The sealing arrangement of the present invention is ideally suited for use on both an integral joint system and on a coupled joint system and additional seals may likewise be integrated into the subject connection without negating the proprietary nature of the invention. The subject seal group may likewise be utilized as a sealing system for constraining both internal and external pressures, depending upon the position and location of the seal group in the connection.
It is therefore a principal object of the present invention to provide improved means for sealing between adjacent connected together pipe members, particularly, pipe members used in oil and gas well drilling and production operations.
Another object is to provide a multiple sealing system which effectively eliminates leakage problems at the points of joinder between adjacent pipes.
Another object is to provide a multiple sealing system which ensures maximum sealing integrity at the points of joinder between adjacent pipes.
Another object is to provide an improved pressure seal wherein the sealing arrangement includes three independent adjacent pressure seals.
Another object is to provide an improved connector means wherein the three independent adjacent pressure seals are arranged in an irregular pattern relative to each other so as to provide a redundant sealing system.
Another object is to provide an improved pressure seal arrangement wherein the sealing surfaces associated with at least one of said pressure seals are so positioned as to substantially negate the possibility of damage thereto during make-up of the joint connection.
Another object is to teach the construction of a multiple sealing system which includes three adjacent positive metal-to-metal pressure seals adaptable for use in all well casing and tubing applications.
Another object is to provide improved connector means wherein the seal group placement is designed to accept normal field handling without undue damage.
Another object is to provide an improved pressure seal group which remains pressure-tight after repeated make-up and break-out of the seal arrangement.
Another object is to teach the construction of an improved pressure sealing arrangement exhibiting repeatable sealing capability.
Another object is to provide joinder means for pipes that provide a premium seal therebetween without the use of additional sealer materials or other substances.
Another object is to provide an improved pressure sealing arrangement which is streamlined in construction to facilitate the well running operation.
Another object is to teach the construction and operation of a multiple sealing system adaptable for use in both an integral joint connection and a coupled joint connection.
These and other objects and advantages of the present invention will become apparent to those skilled in the art after considering the following detailed specification which discloses several representative embodiments of the present pipe joining and sealing means in conjunction with the accompanying drawings.
FIG. 1 is a partial cut-away cross-sectional view showing portions of two adjacent pipes connected together according to the teachings of one embodiment of the present invention;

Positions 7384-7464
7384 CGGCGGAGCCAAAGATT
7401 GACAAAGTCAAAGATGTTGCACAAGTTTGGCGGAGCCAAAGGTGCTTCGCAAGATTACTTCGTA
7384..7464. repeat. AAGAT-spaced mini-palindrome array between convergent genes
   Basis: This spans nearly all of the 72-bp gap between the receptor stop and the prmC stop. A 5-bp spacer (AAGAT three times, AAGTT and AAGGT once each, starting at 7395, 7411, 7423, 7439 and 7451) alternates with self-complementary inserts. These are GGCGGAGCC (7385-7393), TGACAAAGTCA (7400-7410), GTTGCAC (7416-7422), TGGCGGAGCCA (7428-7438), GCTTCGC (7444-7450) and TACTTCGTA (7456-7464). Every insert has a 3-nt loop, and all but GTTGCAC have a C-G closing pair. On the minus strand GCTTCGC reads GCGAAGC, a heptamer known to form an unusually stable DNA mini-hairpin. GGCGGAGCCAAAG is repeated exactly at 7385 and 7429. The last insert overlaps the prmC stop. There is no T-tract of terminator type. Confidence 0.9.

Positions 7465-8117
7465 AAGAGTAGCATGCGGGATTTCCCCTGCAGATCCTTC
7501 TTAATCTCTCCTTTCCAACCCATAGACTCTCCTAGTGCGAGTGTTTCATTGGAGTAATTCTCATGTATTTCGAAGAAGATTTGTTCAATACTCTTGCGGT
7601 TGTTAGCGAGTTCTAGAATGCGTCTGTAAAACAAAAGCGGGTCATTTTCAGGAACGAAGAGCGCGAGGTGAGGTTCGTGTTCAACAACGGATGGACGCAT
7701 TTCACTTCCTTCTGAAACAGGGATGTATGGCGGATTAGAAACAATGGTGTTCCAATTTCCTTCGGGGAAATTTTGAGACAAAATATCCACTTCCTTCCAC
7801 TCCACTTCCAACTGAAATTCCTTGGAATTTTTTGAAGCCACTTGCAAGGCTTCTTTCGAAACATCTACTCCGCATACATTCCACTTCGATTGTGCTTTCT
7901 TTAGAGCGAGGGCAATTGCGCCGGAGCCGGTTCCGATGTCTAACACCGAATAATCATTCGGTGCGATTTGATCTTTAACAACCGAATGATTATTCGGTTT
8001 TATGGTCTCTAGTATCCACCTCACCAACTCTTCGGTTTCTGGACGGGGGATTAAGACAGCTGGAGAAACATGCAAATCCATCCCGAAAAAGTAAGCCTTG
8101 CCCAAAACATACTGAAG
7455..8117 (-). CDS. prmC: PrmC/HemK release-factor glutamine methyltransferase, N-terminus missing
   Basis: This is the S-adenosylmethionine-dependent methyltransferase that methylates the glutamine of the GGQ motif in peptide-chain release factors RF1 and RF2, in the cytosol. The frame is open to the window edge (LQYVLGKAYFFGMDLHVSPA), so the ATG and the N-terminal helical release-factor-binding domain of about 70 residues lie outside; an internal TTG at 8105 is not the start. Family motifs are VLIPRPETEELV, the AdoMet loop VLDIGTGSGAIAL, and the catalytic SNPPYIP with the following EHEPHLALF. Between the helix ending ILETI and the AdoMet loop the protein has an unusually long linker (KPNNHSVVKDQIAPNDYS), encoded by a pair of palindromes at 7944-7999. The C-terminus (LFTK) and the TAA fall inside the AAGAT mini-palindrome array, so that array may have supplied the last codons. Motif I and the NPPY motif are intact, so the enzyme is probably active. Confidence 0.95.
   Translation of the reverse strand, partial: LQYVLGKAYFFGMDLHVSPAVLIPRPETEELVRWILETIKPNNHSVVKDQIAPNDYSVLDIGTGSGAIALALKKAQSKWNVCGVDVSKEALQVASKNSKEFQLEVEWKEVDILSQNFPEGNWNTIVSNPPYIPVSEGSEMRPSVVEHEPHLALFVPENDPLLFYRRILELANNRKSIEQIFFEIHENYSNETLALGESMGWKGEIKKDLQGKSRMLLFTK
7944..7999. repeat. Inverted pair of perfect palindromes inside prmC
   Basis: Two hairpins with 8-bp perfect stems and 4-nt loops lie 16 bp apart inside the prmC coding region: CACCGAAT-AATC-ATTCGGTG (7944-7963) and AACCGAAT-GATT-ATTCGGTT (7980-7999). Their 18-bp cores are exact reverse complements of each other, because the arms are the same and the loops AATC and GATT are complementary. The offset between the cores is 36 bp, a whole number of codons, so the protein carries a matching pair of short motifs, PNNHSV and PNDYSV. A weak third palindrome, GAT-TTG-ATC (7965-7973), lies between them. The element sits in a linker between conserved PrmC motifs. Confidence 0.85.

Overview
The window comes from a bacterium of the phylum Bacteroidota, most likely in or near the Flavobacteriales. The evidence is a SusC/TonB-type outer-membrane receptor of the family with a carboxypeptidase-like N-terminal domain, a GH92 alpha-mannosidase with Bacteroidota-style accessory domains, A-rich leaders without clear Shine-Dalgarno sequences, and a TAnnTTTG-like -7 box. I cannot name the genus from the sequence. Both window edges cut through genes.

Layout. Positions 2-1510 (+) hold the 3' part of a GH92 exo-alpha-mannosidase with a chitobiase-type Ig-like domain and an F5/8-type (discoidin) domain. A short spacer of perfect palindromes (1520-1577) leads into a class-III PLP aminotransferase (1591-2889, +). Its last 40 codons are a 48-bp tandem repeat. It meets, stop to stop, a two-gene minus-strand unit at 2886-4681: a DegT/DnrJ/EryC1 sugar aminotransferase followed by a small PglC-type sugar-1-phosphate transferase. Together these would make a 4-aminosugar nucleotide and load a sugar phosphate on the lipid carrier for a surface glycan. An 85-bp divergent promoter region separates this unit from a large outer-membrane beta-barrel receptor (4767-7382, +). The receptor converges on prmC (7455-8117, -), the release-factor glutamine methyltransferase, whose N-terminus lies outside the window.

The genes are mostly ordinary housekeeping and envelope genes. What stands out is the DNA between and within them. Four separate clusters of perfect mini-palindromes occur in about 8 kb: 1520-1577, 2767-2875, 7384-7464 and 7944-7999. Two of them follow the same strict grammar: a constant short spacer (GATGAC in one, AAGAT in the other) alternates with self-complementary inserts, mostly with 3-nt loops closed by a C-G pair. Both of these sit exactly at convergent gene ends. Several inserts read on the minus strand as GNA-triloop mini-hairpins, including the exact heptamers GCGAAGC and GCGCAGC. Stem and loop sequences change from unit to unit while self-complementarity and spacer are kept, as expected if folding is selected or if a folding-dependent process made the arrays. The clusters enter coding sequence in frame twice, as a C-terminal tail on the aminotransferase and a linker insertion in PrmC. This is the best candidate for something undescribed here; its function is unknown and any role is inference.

FIG. 2 is a partial cross-sectional view showing an alternative embodiment for sealingly connecting together two adjacent pipes, said joinder means disclosing an internally shouldered connection;
FIG. 3 is an exploded side elevational view of portions of two adjacent pipes utilizing the connector means shown in FIG. 2;
FIG. 4 is a partial cross-sectional view similar to FIG. 2 showing another embodiment for sealingly connecting together two adjacent pipes, said joinder means disclosing an externally shouldered connection;
FIG. 5 is a partial cut-away cross-sectional view similar to FIG. 1 showing still another embodiment for sealingly connecting together two adjacent pipes, said joinder means disclosing both an internally and an externally shouldered connection; and
FIG. 6 is an enlarged partial cross-sectional view of the sealing arrangement illustrated in FIGS. 1-5.
Referring to the drawings more particularly by reference numbers wherein like numerals refer to like parts, the number 10 in FIG. 1 illustrates a portion of two adjacent tubular pipes 12 and 14 constructed and connected together in fluid/pressure tight relationship with each other according to the teachings of one embodiment of the present invention. The sealing means 30 employed by the present invention comprises a positive metal-to-metal pressure sealing system which includes three separate adjacent sealing surfaces integrally formed adjacent one end portion of the male element of the present joinder means and a corresponding sealing surface arrangement integrally formed adjacent one end portion of the female element of the present joinder means, said complementary sealing surfaces being cooperatively engagable with each other whenever the male and female elements of the present connection are properly secured together. The multiple sealing system 30 of the present invention produces three independent adjacent pressure seals positioned and arranged in an irregular pattern so as to achieve maximum sealing integrity at all times as best illustrated in FIG. 6.